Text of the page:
UK Foreign Office calls in ‘urgent support’ after cyber incident

The U.K’s Foreign Office was the target of a “serious incident” that forced it to request urgent cybersecurity help.

The incident was confirmed in a recently released public tender document. This document, published on February 4, reveals that the Foreign, Commonwealth and Development Office (FCDO) called in “urgent business support” from its cybersecurity contractor, BAE Applied Intelligence.

According to the notice, the FCDO paid the company £467,325.60 — about $630,000 — for its assistance after issuing a contract for “business analyst and technical architect support to analyze an authority cyber security incident,” which concluded January 12, 2022.

But details about the incident — which had not previously been made public — remain unknown.

“The Authority was the target of a serious cyber security incident, details of which cannot be disclosed,” the document reads. “In response to this incident, urgent support was required to support remediation and investigation. Due to the urgency and criticality of the work, the Authority was unable to comply with the time limits for the open or restricted procedures or competitive procedures with negotiation.”

Details of the BAE contract were first reported by The Stack.

An FCDO spokesperson, who did not provide their name, told TechCrunch that the office does not comment on security, but has “systems in place to detect and defend against potential cyber incidents.” The spokesperson declined to answer further questions about the incident, such as whether classified information had been accessed.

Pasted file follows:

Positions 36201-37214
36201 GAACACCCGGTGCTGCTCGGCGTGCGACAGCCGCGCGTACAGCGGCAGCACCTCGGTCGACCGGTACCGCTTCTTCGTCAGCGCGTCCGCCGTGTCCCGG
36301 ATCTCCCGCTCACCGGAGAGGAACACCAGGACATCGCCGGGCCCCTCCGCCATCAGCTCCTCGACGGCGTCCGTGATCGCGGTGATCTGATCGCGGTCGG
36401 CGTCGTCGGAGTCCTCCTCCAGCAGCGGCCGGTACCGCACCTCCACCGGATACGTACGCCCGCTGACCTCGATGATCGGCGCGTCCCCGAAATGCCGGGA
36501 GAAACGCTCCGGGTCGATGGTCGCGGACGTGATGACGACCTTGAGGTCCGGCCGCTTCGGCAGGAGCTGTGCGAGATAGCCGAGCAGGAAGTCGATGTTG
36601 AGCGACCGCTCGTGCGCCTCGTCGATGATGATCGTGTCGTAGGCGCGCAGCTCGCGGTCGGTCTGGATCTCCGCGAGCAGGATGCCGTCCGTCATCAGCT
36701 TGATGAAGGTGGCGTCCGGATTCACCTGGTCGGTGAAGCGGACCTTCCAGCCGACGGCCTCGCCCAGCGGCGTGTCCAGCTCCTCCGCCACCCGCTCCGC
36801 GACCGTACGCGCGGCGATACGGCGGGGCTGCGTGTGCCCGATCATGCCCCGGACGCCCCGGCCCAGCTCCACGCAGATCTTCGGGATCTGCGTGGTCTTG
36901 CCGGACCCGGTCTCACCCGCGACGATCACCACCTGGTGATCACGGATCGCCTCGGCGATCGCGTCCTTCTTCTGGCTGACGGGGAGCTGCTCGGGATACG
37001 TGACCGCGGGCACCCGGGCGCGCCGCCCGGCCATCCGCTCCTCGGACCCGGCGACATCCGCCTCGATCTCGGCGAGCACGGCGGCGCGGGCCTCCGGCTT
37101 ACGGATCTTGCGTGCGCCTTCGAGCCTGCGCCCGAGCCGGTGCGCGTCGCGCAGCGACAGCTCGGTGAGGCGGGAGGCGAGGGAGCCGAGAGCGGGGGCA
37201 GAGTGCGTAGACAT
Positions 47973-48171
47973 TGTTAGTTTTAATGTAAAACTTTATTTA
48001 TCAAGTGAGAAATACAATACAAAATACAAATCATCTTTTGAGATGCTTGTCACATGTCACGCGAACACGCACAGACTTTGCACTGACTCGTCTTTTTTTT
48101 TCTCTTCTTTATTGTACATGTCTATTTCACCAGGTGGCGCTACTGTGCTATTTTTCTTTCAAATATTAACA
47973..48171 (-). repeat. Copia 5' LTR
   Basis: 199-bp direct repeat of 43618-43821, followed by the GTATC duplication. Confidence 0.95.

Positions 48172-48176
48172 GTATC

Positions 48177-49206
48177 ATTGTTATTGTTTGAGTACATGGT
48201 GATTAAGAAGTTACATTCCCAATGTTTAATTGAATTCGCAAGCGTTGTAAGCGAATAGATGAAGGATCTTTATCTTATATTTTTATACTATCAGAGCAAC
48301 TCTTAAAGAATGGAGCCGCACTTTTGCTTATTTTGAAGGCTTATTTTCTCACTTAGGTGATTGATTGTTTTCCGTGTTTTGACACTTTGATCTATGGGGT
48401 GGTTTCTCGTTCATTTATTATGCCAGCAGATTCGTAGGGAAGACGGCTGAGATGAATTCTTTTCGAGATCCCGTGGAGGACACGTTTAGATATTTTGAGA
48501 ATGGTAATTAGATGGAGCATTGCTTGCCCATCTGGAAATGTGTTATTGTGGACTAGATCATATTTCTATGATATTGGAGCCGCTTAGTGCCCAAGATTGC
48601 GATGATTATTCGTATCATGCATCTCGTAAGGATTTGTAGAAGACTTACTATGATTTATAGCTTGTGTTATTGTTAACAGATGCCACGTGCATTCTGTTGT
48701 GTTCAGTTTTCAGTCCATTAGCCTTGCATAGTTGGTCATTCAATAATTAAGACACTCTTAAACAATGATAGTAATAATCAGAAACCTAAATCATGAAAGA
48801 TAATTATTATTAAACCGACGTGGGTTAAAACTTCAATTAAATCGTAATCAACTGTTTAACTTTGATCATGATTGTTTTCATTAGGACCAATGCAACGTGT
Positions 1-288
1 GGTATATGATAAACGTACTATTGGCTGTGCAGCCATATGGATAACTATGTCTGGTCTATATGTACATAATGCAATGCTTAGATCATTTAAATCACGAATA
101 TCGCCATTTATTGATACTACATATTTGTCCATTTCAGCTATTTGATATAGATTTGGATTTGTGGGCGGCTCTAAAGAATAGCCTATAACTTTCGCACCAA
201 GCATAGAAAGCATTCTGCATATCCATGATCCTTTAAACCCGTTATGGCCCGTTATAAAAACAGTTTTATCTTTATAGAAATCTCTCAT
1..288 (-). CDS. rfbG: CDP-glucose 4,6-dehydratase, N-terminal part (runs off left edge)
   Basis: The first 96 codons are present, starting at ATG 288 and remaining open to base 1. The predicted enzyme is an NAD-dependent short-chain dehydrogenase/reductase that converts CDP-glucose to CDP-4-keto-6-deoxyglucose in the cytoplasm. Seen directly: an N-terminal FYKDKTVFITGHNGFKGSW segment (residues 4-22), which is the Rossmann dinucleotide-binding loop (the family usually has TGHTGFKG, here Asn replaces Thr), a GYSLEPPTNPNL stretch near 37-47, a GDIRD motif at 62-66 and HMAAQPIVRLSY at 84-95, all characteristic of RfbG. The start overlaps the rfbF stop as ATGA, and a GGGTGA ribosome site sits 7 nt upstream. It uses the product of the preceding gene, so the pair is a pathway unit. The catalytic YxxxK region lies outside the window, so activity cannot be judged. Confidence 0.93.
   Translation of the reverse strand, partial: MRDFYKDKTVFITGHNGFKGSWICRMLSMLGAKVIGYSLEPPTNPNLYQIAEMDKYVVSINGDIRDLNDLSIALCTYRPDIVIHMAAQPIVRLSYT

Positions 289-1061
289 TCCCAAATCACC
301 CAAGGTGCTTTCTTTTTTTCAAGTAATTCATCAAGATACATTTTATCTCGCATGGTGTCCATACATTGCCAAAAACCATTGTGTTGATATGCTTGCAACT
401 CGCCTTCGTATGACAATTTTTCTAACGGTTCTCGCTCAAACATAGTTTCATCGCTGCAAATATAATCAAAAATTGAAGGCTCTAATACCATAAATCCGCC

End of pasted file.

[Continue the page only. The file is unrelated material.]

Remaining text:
TechCrunch also contacted the U.K.’s data protection authority to confirm if the incident was reported, but has not yet received a response.

News of the apparent incident comes days after a significant security lapse was uncovered affecting the British Council, an organization that specializes in international cultural and educational opportunities. Security researchers at Clario found 144,000 unencrypted files on an unprotected Microsoft Azure storage server, which included personal and login details of British Council students.

In December 2020, Wilton Park, a Sussex-based executive agency of the FCDO, was hit by a cyberattack, which following an investigation by the U.K.’s National Cyber Security Center, found that hackers had access to the agency’s systems for six years, though there was no evidence that data had been stolen.